New Jersey school districts and daycare centers will no longer be required to wear masks beginning March 7, administration officials said. Gov. Phil Murphy’s decision counters one of the state’s constant pandemic restrictions, signaling a shift in attitude toward COVID-19.
“This is not a declaration of victory as much as an acknowledgment that we can responsibly live with this thing,” Murphy said Monday during a Covid briefing, citing a declining rate of Covid hospitalizations and transmission within the state.
Masks will not be banned within these settings and will be worn at the discretion of local districts accordingly, Murphy explained. Generally, however, educators, students, staff and visitors can be maskless indoors.
This announcement comes nearly a month after Murphy had declared a public health emergency against the Omicron variant, which has since been easing into the state. Despite this, vaccination levels are low amongst young New Jersey students.
Covid cases had been at a record-breaking high throughout the holiday season with 1.35 million reported across the nation on Jan. 11. New Jersey set a new statewide high each day between Dec. 28 and Jan. 3, nearly doubling cases from 15,000 a day to just over 27,000.
Murphy had quickly responded to the surge by ensuring that mask and vaccine measures remain in place under a reinstatement of a public health emergency. Since, the state’s fight against the recent Omicron surge has significantly improved. On Feb. 8, New Jersey reported 1,425 cases, plummeting from recent trends.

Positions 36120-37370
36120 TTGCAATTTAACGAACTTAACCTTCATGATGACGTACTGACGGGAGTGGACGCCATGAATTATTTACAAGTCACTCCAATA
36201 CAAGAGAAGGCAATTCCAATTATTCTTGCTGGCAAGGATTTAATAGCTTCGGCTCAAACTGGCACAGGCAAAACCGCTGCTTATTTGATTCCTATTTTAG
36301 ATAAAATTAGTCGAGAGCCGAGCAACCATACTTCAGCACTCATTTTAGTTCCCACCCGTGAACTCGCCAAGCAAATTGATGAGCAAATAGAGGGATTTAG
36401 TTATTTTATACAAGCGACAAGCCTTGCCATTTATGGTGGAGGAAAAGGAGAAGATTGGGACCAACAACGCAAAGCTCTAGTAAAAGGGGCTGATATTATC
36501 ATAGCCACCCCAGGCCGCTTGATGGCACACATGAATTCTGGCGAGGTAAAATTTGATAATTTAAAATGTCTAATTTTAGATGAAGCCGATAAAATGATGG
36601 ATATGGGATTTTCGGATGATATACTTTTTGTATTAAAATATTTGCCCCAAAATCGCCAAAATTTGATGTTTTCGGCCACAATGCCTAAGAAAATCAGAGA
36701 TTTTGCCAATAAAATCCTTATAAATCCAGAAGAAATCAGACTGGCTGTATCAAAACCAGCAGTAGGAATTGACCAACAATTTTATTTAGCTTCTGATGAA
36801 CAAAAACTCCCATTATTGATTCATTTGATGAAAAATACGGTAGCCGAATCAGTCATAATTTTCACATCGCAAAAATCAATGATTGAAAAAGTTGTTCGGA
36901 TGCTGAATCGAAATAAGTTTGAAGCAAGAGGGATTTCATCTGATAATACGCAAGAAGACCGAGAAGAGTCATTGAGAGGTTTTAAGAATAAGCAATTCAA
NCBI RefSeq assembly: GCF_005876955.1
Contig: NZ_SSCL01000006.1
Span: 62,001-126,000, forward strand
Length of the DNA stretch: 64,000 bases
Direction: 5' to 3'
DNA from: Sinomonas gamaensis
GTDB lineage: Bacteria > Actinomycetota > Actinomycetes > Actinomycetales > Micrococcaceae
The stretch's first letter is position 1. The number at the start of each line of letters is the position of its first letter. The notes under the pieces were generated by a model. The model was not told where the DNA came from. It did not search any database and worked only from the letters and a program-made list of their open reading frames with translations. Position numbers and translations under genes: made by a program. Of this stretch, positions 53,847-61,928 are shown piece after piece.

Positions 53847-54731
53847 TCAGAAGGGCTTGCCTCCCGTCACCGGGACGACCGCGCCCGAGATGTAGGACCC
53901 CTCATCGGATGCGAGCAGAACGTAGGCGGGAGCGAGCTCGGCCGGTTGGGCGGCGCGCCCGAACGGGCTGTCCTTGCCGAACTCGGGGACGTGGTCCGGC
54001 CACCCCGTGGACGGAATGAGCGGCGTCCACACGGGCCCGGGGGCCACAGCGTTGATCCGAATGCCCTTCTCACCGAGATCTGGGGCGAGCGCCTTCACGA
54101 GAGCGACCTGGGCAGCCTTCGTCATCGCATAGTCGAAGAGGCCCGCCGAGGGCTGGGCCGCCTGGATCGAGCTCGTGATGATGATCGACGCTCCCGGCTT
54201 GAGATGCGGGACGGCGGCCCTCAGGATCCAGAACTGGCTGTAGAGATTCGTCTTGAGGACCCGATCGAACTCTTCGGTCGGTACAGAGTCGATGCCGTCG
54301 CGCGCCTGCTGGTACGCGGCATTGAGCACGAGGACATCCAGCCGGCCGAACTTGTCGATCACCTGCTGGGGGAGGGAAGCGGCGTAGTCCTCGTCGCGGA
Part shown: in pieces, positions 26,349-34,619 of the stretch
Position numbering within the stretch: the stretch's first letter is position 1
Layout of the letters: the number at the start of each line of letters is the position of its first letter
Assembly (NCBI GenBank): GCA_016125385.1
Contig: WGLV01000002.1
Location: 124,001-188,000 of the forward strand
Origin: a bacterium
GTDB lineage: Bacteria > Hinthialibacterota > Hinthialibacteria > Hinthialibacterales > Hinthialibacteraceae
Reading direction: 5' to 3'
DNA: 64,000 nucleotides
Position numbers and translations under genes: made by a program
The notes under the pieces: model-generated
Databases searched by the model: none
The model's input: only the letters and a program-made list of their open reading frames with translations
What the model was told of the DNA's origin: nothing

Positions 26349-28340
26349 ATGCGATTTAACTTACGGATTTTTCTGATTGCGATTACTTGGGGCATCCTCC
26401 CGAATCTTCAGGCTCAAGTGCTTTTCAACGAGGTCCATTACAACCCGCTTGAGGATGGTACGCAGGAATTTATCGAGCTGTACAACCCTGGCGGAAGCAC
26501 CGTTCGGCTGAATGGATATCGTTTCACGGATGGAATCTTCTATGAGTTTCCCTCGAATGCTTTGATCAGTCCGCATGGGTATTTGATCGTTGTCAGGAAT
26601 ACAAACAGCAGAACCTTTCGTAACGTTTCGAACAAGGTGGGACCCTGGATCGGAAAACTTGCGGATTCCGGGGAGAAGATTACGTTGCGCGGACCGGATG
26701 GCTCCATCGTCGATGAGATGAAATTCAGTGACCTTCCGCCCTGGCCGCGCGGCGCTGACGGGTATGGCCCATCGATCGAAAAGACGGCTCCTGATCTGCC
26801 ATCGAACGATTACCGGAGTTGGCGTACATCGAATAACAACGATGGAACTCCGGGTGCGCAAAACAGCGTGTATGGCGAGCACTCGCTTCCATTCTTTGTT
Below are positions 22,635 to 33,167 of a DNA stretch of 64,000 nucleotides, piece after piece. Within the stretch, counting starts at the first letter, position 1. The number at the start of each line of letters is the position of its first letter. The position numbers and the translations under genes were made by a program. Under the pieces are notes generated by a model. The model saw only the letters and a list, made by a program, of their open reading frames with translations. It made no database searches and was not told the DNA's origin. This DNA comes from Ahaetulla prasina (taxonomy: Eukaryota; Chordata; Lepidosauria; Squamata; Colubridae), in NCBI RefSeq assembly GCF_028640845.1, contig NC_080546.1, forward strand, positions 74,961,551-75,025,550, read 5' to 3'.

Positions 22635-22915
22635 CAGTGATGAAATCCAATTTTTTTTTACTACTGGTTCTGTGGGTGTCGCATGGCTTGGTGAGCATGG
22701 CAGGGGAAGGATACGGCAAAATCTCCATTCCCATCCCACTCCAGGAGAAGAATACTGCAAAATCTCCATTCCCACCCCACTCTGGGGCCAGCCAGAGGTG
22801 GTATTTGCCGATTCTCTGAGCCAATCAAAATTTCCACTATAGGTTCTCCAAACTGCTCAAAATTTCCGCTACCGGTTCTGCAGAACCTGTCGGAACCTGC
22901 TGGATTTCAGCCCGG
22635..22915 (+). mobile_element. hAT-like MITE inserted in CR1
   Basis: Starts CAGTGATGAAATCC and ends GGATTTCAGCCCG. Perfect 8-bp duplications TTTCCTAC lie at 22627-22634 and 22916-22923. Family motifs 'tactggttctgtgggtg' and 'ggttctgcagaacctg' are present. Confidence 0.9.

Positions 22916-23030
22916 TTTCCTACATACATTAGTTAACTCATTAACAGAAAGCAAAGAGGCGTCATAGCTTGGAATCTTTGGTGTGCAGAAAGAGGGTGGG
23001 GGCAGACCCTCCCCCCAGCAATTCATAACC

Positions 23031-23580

Weekly Covid tests indicate a conspicuous decrease in cases, dropping 79% amongst students and 86% between teachers and staff since the beginning of January.
“We can responsibly take this step given the continuing drop in new cases and hospitalizations from Omicron and with all the evidence projecting a continued decline over the coming weeks,” Murphy said.
He indicated that a growing number of vaccination rates gave justification for lifting the mandate, but vaccinating children has been a long-standing point of contention within the state.
Children between the ages of 5 and 17 are the least protected against Covid with vaccination levels as low as 2.5% amongst 16- and 17-year-olds, according to data from the Department of Health. As of Feb. 1, approximately one in four 5- to 11-year-olds are fully vaccinated.
“There is guidance that [the Department of Health] will be formulating over the next number of weeks,” Murphy said in response to these figures. “That'll be quarantining. It'll be things like barriers, social distancing, all the stuff we know are in place.”
Democratic governors of Oregon, Connecticut and Delaware have made the same decision within their state’s schools too, seeing Covid as inevitable to daily routine. As this trend seems to uncover itself across the nation, doctors and pediatricians have spoken on the matter in a divisive flurry of opinion essays and interviews.
“It’s hard to speak out because there’s been this sort of protect-against-Covid-at-all-costs attitude, which made sense in 2020, when we had no vaccines,” said Dr. Lucy McBride, who, like other doctors, is advocating against school mask mandates. “It just doesn’t add up anymore.”
Similar to parents who have rallied and protested in a call to unmask children, some doctors are citing students’ declining mental health and overall lacking academic performance levels as reasons to lift the mandate.
However, others, such as Dr. Jeanne Craft, president of the New Jersey chapter of the American Academy of Pediatrics, challenge Murphy’s decision. She pointed to low inoculation levels of children between ages 5 and 11 who are likely to transmit the virus to other vulnerable groups, especially at home.
“Saying that children are less likely to die of Covid, less likely to get severely sick from Covid, doesn’t mean that they can’t and that they don’t,” Craft said.
The state Health Department will be working closely with school districts in mitigating outbreaks once the mandate is lifted, Murphy explained.
"This is a huge step back to normalcy for our kids,” he said.